“With the artwork it is about textures and creating a graphic element, whereas with clothing it’s important to think about wearing it on the body. At the same time both need to be visually stunning for those looking at it,” she said.
Aesthetics aside, Tam hopes Cultural Dreamscape will resonate with audiences, especially women.
“Meeting all the artists together was amazing. It was a great opportunity to learn from each other and talk about different cultures. Like the art pieces themselves, it’s symbolic of different cultures blending and working together in harmony,” she says.
“Art and fashion are one and the same. Fashion is moving art in the sense that it is alive and is a part of our lifestyle. They both evoke consciousness, stimulate dialogue and enhance our style.”
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The long-running British soap opera that centres on the undulating fortunes of Marks & Spencer enjoyed a cameo appearance by Alexa Chung on Wednesday as the department store launched its new collaboration with the TV presenter-cum-fashion star.
The range – Archive by Alexa – is the department store’s attempt to harness some of the Chung spirit, translate it into sales and halt the long-term decline of its clothing business.
The collection features reissues of actual M&S designs from decades past found by Chung in the company’s archive in Leeds, which have been tweaked and altered for a modern audience. At the launch there was a sense from M&S HQ that Chung’s tagline assertion that she has “found the future of Marks & Spencer in the past” could be just the trick they need.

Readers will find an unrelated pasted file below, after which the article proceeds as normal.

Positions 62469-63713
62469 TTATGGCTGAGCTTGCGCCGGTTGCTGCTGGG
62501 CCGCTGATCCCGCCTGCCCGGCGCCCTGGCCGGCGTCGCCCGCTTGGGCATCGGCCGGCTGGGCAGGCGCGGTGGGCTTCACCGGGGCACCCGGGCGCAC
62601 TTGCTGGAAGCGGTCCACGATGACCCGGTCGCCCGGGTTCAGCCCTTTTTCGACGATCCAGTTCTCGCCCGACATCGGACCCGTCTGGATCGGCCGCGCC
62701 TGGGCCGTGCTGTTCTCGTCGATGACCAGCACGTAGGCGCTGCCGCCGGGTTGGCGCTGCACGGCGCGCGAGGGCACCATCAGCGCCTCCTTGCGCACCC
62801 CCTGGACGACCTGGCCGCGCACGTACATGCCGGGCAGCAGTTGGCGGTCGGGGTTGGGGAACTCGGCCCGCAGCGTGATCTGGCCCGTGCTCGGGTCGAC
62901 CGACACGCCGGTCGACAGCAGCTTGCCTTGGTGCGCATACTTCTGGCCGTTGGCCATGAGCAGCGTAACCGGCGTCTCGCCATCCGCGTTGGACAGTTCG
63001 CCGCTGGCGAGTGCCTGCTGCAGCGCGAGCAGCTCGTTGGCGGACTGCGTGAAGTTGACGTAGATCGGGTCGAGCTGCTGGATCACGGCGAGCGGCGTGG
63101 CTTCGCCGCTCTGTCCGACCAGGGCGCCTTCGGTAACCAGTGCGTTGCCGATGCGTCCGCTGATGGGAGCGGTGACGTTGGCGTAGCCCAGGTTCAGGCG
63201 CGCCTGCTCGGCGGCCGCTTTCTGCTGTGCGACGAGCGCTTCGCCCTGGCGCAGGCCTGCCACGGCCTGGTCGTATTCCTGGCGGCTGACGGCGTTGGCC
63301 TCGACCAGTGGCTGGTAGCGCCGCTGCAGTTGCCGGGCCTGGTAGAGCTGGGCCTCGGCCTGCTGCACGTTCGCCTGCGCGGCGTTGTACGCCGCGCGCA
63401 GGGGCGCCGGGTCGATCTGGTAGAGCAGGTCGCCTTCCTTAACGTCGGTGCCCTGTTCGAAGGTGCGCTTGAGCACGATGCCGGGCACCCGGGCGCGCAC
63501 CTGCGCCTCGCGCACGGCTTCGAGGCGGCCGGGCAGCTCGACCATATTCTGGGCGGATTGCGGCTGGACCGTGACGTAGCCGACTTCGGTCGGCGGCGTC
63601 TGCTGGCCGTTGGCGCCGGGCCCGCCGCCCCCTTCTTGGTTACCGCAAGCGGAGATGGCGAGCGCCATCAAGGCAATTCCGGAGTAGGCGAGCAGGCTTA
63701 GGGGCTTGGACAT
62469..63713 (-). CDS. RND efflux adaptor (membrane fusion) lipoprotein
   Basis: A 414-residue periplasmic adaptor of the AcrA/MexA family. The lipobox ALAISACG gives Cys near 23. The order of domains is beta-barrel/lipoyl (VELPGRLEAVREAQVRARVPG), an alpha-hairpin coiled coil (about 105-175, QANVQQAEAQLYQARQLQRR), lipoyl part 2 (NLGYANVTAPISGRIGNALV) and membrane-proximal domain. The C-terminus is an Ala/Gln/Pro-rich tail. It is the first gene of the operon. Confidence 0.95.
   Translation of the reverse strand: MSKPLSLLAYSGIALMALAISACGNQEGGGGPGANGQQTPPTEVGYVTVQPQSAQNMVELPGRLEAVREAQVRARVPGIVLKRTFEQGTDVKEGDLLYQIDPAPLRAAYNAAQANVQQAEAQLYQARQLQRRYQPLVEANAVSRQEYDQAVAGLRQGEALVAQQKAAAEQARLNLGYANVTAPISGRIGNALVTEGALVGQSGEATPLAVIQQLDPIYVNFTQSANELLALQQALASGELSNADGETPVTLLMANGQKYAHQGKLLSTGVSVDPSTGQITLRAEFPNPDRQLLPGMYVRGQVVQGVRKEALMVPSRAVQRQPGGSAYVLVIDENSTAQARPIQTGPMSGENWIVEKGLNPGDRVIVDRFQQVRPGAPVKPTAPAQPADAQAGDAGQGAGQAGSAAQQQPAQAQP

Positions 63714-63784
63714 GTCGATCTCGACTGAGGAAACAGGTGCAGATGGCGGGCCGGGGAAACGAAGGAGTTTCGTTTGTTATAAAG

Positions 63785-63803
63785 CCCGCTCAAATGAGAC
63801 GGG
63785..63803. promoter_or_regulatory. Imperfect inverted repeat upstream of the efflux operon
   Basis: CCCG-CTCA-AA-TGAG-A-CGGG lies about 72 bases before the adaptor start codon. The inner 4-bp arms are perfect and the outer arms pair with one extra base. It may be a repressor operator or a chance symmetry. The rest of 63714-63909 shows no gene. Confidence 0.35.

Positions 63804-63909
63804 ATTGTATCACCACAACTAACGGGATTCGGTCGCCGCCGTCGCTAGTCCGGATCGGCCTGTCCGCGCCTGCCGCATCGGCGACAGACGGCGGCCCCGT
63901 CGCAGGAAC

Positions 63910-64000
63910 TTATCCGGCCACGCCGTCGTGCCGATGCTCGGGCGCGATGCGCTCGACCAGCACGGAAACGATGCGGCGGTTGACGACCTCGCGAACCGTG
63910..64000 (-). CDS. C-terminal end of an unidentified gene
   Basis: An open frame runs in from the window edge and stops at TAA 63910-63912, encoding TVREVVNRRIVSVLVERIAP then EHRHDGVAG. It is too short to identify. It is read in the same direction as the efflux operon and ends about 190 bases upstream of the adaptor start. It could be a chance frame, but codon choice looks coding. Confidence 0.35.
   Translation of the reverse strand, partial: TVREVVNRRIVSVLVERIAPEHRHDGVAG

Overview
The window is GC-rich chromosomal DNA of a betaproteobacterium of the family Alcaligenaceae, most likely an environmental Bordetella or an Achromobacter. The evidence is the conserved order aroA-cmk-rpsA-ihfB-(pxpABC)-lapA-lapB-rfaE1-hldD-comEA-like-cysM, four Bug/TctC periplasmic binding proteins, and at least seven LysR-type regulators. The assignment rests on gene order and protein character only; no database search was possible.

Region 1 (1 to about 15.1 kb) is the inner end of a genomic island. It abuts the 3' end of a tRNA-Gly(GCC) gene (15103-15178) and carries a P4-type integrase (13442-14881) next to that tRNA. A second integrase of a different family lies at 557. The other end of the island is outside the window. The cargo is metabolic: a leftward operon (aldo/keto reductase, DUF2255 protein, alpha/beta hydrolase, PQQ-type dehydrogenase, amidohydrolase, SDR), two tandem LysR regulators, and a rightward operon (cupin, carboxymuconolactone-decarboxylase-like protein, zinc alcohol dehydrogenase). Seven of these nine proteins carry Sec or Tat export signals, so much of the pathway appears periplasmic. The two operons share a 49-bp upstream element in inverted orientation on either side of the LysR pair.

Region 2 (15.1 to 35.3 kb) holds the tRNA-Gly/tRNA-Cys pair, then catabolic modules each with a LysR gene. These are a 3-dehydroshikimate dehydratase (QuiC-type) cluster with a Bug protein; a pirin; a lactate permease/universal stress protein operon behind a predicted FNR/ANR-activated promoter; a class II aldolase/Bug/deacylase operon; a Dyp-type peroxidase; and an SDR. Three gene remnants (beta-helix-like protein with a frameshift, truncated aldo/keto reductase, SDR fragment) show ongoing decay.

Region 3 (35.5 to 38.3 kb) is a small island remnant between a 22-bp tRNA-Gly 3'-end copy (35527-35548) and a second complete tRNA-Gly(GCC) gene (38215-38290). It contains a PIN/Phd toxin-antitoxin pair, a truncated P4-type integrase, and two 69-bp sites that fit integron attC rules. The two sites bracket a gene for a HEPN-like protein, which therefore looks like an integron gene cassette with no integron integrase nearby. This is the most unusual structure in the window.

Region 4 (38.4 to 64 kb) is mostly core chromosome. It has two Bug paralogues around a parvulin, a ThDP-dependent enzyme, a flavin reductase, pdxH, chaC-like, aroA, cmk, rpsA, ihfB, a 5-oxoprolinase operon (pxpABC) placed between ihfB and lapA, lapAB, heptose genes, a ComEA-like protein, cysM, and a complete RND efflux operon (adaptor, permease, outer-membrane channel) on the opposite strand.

Last week, M&S’s new boss, Steve Rowe, said the company’s clothing performance was unsatisfactory and improving it was his “number one priority” as he revealed a 2.7% fall in sales of clothing and homewares in the three months to the end of March. The chain’s clothing sales have only increased in one three-month period in the past five years.
Despite the collection being much anticipated and well publicised, the launch at the brand’s flagship Marble Arch branch on Oxford Street had none of the hallmarks of a modern collaboration frenzy: no sleeping bags, no queues, no crushes, no elbows. Instead this was a different kind of launch – well managed, well stocked, and with even a stately 72-year-old sales assistant well-briefed on the collection and Alexa Chung.
At the press launch the designer gamely turned sales assistant, wearing an M&S neck-scarf and name badge on top of her polka-dot minidress as she scanned through piecrust blouses and knowingly joked about returns policies.
The impossibly gamine Chung, who has the ability to make jeans and a jumper into a bonafide “look”, has had the role of Patron Saint of British fashion foisted upon her by the industry and public alike with some force. This makes her a safe bet for M&S, which struggles between pandering to fashion and competing with Zara on the one hand, and fending off the criticisms of customers who want a warm coat and a sturdy cardigan on the other.
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In theory, Archive by Alexa is a win-win. It ticks the fashion boxes and yet by its very nature swerves the criticisms that the department store is straying from its roots. Add to that the fact that Alexa’s style is, when boiled down, quite attainable – a navy cable knit, a democratic trench and a long sleeved blouse – it feels unimpeachable.
This collection has the whiff of the days when the department store had St Michael sewn into its labels. The piecrust blouse, named the “Harry”, is nostalgic in a good 1980s way, and the olive trench coat with its adjusted belt raised to make the wearer appear taller – at £89, the most expensive item in the range – is flattering whatever the size on the hanger.